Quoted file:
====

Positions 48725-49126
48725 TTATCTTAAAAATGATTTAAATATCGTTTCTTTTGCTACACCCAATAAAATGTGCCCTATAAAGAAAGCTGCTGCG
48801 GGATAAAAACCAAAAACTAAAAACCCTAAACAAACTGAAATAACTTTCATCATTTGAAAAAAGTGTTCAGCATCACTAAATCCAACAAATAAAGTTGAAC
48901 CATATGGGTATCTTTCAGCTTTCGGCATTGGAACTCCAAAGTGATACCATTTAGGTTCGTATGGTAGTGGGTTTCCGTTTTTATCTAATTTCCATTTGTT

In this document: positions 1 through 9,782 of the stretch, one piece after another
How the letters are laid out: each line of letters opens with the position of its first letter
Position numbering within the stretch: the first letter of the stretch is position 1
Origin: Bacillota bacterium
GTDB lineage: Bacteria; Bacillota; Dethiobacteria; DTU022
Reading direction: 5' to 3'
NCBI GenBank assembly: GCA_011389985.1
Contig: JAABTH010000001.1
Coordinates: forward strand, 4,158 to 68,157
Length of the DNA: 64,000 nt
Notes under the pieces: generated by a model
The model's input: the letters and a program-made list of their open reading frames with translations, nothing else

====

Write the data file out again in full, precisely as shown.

Positions 48725-49126
48725 TTATCTTAAAAATGATTTAAATATCGTTTCTTTTGCTACACCCAATAAAATGTGCCCTATAAAGAAAGCTGCTGCG
48801 GGATAAAAACCAAAAACTAAAAACCCTAAACAAACTGAAATAACTTTCATCATTTGAAAAAAGTGTTCAGCATCACTAAATCCAACAAATAAAGTTGAAC
48901 CATATGGGTATCTTTCAGCTTTCGGCATTGGAACTCCAAAGTGATACCATTTAGGTTCGTATGGTAGTGGGTTTCCGTTTTTATCTAATTTCCATTTGTT

In this document: positions 1 through 9,782 of the stretch, one piece after another
How the letters are laid out: each line of letters opens with the position of its first letter
Position numbering within the stretch: the first letter of the stretch is position 1
Origin: Bacillota bacterium
GTDB lineage: Bacteria; Bacillota; Dethiobacteria; DTU022
Reading direction: 5' to 3'
NCBI GenBank assembly: GCA_011389985.1
Contig: JAABTH010000001.1
Coordinates: forward strand, 4,158 to 68,157
Length of the DNA: 64,000 nt
Notes under the pieces: generated by a model
The model's input: the letters and a program-made list of their open reading frames with translations, nothing else